Game, set, print: How one match led to a lifelong career.


May 16, 2024

It was a single game of table tennis – a sport Bruce both didn’t enjoy nor claimed to be any good at – that led him to a 37-year career in the print industry, where he met his now wife and found his voice for disability activism.

At the young age of 20, during a game of table tennis, a friend recommended Bruce to apply for a job at Tadpac, a Uniting social enterprise.

Established in 1965 by a group of people living with disabilities, Tadpac is a Uniting owned printing service based in Tasmania.

Bruce, who has used a wheelchair since birth, began working in reception at Tadpac Print’s joinery office. After a number of years this office was closed as the service decided to focus on print. He was then moved to the Sales Department and finally ended his career as the Tadpac Supervisor.

Unfortunately, after almost four decades at Tadpac Bruce’s health began to decline, and he could no longer manage full-time hours around his doctors appointments.

With decades of experience and lots more to give, Bruce decided to return to Tadpac as a volunteer.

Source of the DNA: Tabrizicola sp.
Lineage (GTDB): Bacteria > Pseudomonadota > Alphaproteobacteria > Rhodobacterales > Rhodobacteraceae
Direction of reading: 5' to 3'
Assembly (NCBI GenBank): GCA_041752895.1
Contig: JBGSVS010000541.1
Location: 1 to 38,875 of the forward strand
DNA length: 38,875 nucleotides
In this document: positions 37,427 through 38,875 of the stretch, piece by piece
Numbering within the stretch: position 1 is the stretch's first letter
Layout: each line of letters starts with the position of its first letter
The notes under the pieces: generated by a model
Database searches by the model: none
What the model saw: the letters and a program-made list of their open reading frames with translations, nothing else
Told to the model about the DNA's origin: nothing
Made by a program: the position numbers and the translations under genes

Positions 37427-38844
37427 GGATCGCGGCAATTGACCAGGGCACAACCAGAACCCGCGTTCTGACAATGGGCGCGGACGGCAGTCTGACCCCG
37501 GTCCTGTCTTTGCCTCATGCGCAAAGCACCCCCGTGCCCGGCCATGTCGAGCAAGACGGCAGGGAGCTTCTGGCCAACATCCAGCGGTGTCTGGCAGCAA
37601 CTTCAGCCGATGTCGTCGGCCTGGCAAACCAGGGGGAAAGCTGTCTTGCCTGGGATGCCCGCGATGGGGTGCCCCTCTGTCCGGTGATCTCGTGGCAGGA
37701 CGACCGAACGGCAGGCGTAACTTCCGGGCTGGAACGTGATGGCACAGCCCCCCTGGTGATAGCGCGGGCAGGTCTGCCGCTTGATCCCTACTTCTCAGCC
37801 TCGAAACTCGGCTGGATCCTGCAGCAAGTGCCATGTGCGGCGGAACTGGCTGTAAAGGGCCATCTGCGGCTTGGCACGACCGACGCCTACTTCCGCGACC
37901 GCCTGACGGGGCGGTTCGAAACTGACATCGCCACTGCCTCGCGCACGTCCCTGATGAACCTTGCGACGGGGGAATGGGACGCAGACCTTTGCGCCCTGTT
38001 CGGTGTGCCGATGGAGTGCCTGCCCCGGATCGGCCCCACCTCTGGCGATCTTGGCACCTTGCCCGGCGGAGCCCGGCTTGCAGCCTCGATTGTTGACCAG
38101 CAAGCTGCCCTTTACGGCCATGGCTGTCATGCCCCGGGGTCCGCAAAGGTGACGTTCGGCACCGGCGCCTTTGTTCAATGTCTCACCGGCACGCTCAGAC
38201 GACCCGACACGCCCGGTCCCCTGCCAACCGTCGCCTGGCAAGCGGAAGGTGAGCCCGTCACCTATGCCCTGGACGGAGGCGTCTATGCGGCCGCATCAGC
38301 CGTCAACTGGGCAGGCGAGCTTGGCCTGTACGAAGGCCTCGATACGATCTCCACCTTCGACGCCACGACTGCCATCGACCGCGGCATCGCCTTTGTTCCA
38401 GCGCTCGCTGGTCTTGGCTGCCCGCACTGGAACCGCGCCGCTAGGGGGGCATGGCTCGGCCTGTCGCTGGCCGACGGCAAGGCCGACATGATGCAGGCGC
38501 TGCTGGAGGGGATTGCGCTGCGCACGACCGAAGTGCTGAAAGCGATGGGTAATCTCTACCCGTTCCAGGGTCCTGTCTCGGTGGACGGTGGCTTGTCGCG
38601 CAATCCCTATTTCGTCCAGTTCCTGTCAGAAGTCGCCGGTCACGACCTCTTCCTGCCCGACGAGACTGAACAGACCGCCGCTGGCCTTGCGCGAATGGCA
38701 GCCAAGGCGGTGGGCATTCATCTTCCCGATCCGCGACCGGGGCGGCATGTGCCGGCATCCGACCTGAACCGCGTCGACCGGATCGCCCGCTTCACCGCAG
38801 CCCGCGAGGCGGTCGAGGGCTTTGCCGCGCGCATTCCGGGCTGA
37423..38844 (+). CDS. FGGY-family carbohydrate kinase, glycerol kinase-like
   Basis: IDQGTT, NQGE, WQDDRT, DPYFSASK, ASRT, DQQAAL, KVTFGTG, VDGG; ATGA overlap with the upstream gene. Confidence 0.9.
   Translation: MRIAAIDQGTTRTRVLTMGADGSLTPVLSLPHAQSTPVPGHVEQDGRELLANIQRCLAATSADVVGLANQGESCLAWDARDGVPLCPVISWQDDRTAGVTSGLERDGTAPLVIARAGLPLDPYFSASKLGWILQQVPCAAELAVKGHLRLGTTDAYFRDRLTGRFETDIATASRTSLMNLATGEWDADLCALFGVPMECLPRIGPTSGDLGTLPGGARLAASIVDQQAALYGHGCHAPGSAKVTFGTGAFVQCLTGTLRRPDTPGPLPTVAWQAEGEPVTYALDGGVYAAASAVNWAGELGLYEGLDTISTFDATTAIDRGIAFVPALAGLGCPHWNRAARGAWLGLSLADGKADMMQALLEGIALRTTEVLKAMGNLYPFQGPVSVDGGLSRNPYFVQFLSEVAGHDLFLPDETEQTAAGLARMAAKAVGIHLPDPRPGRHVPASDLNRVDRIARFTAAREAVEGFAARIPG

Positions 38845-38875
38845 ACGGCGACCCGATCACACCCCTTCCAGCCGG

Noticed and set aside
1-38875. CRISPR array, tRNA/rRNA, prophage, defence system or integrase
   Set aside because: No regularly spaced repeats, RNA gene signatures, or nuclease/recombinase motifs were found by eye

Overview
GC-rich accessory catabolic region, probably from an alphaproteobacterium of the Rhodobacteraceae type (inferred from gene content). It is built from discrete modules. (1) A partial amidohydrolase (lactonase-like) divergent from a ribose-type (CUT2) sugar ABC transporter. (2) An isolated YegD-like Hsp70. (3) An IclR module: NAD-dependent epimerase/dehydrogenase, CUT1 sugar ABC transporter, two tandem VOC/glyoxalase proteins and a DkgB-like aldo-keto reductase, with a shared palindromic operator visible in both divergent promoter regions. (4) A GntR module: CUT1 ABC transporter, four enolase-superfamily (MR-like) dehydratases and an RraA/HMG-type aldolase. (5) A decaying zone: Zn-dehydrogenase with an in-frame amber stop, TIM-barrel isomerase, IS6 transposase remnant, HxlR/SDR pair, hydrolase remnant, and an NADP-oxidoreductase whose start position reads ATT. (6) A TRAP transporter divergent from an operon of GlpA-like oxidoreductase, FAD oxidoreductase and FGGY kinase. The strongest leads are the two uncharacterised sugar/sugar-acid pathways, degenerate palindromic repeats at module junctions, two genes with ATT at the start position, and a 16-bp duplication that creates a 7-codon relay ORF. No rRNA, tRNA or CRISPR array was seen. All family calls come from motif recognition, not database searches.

Volunteering has helped Bruce keep his mind sharp and continue to be a mentor and advocate for others also living with disabilities.

“Bruce is a strong champion for our supported employees,” says Uniting Disability Services Coordinator, Vanessa.

“He is really committed to sharing his life experiences with the other supported employees to encourage them to pursue any dream they have. To not let their disability hold them back from anything.”

For Bruce, leading by example has always been important.

“I think words aren’t always as powerful as actions,” he says.

“When the employees with disabilities see that someone like me, in a wheelchair, can do this job and hold a management role it gives them hope.

“It teaches them that if you work hard, you can achieve anything.”

When reflecting on his life, Bruce has no regrets.

“Looking back, playing table tennis was probably one of the smartest things I ever did because I got a job at Tadpac where I met my wife,” reflects Bruce.

After 38 years together, Bruce still holds his wife Jo as his greatest motivator.

“Jo gives me the strength to go on. When she was younger, she was diagnosed with a malignant brain tumour and given 12 months to live,” says Bruce.

“She was determined to prove everyone wrong. And she did. I take a lot of my inspiration from Jo.”

Returning to Tadpac as a volunteer has been a rewarding experience for Bruce.

“After an amazing 37-year career, I wanted to give back to Tadpac,” he says.

“I want to thank them for having faith in me and my ability.”

Learn more about volunteering at Uniting.

Related News